Ugandan Team to Develop National Broadband Strategy
Uganda's Ministry of Information and Communications Technology (ICT) has appointed a high-powered team of stakeholders in the communications sector to come up with a broadband infrastructure strategy for the country.
In order to obtain an all-inclusive spectrum of opinions, the team consists of representatives from government, the regulator, the operators, ISPs (Internet service providers), other investors/consumers, civil society and the academia.
The Uganda Broadband Infrastructure Strategy Team (UBIST) is to submit its analysis and recommendations to develop the broadband strategy on June 12.
A member of the strategy team privy to discussions who did not want to be named said, "These are bold and radical steps we are suggesting for government to take."
The eastern seaboard of Africa has gone from no undersea cables serving the region between Durban in South Africa to Port Sudan in Sudan to four submarine cables planned to be developed concurrently.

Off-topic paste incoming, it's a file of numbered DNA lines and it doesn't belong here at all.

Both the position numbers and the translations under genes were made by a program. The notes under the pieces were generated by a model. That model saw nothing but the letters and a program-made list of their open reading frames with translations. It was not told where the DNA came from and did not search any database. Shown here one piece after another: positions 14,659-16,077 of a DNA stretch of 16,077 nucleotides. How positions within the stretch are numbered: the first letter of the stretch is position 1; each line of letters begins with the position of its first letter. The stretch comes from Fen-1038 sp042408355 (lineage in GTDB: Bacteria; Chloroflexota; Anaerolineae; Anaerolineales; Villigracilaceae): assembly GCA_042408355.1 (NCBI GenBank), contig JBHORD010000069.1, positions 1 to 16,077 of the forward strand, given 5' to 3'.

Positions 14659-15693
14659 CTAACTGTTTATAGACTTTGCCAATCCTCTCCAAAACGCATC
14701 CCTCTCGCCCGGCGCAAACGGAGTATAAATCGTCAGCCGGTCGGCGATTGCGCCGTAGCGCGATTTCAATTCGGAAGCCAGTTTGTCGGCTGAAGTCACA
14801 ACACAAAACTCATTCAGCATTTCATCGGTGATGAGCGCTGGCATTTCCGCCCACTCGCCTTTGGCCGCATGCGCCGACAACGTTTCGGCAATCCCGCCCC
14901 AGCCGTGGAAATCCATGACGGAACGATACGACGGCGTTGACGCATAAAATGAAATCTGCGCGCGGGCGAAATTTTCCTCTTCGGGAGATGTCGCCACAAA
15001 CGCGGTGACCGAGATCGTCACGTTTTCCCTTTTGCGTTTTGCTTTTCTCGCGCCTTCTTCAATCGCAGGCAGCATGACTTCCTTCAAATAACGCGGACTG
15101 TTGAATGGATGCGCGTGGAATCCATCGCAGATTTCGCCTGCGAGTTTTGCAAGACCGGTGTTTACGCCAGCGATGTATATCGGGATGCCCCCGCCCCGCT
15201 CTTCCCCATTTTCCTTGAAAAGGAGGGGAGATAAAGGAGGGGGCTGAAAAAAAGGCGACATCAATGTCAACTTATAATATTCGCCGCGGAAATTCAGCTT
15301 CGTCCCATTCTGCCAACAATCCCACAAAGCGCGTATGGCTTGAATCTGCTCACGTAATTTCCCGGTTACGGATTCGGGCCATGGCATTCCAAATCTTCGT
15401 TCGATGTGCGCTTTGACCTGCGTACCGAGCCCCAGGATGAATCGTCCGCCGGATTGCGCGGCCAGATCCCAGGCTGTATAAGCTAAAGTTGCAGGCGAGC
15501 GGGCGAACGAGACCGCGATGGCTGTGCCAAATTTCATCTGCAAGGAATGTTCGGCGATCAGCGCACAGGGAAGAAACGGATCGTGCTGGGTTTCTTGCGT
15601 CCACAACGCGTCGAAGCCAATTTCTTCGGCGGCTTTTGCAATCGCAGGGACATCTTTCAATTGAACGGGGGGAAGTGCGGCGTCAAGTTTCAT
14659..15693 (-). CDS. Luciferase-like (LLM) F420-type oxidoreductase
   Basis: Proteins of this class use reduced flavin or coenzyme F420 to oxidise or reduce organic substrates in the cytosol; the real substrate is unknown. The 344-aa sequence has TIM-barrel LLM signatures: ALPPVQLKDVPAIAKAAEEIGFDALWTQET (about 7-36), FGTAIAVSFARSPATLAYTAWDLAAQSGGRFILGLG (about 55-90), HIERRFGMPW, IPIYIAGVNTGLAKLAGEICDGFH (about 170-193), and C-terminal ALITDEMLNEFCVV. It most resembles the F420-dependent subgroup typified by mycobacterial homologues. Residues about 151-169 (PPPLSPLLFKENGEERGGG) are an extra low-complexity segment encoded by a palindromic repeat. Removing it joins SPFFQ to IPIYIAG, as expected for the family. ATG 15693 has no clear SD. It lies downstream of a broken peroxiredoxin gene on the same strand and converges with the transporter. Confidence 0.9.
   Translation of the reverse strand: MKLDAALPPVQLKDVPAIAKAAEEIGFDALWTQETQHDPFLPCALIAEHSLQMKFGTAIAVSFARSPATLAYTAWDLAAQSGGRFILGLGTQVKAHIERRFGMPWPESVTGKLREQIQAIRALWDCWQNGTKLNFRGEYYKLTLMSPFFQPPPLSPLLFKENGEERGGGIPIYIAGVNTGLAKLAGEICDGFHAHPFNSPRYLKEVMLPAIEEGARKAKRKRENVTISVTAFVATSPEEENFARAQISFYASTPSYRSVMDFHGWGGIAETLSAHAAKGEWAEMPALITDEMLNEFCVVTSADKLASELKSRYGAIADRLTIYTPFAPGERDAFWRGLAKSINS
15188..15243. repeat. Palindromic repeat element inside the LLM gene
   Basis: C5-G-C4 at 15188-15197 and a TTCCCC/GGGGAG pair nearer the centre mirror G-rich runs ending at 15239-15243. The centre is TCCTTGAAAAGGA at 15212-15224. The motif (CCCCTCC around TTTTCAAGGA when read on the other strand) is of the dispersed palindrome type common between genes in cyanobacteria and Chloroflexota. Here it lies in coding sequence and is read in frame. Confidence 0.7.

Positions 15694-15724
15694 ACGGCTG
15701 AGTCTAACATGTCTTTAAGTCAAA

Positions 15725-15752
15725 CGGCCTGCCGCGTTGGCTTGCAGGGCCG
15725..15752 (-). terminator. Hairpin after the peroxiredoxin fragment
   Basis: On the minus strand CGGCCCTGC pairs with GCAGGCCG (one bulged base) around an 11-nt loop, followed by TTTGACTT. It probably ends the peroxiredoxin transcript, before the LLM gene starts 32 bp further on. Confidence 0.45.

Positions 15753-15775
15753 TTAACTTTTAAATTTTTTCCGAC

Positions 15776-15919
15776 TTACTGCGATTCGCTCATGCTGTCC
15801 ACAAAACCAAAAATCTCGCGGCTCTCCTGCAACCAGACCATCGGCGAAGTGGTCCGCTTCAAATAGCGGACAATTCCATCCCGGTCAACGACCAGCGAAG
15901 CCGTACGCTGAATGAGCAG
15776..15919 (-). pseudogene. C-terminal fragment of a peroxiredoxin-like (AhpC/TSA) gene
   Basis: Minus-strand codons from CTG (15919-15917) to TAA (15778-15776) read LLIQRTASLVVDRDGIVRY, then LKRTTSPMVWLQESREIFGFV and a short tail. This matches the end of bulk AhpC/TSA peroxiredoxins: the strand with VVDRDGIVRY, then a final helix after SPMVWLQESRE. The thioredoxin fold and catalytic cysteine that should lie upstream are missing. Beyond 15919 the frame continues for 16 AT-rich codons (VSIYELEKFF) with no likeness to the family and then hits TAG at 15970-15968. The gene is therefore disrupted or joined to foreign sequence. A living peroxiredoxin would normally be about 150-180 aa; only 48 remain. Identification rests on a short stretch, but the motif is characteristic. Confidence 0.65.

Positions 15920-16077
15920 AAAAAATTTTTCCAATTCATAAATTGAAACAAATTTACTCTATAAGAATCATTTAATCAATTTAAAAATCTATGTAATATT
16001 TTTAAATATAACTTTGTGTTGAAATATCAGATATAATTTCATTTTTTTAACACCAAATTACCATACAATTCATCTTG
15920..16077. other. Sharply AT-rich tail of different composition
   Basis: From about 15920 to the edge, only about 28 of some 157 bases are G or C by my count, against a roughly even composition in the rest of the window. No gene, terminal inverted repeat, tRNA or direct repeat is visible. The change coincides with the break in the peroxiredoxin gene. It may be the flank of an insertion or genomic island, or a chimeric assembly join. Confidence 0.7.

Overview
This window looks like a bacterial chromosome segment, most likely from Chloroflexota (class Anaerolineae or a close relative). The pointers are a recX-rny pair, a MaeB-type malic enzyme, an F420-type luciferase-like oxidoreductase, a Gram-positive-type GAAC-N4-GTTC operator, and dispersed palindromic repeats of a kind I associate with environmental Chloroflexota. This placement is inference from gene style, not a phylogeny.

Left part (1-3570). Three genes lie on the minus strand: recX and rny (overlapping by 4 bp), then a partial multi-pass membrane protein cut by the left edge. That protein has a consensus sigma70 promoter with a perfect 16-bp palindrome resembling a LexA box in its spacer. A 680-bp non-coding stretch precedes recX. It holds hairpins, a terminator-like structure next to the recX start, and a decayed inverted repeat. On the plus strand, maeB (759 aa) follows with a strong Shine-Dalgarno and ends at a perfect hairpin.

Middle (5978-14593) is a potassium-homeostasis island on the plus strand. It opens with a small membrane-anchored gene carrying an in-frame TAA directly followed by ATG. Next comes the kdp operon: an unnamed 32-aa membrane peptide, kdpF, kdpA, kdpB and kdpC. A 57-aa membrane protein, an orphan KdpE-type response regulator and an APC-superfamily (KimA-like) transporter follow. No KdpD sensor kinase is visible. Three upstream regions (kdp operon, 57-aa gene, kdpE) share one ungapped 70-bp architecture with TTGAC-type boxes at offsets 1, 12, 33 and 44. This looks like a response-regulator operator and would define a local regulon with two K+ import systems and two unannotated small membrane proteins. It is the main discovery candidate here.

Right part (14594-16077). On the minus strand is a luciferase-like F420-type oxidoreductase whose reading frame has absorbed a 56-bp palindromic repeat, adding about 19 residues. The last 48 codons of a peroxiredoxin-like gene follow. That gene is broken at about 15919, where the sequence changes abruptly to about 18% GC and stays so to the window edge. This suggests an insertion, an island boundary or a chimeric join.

In recent years, countries in the eastern, central and southern parts of Africa have worked together on developing the broadband infrastructure.
Initially, telecommunications operators in the region signed a memorandum of understanding to develop what is known as the East African Submarine Cable System (EASSy), which has since gotten under way.
This was followed by an initiative spearheaded by the New Partnership for African Development (Nepad) e-Africa Commission, which is developing submarine and terrestrial cable networks around Africa, starting with the east and southern coasts.
The submarine cable UhuruNet and a terrestrial network component UmojaNeta are expected to be operational in May 2010.
These activities have also attracted other private investors, notably a group of American investors together with the Aga Khan Fund for Economic Development (AKFED), which are developing a cable system along a similar route under the name Seacom.
The Kenyan government is supporting the development of an undersea fiber cable, The East African Marine System (TEAMS), which will run from Mombasa north to the Middle East.
In addition, governments in the region are at various stages of implementing national data transmission backbones.
Uganda has completed phase one of the implementation, which has linked a major section of the economic and administrative hub of the country.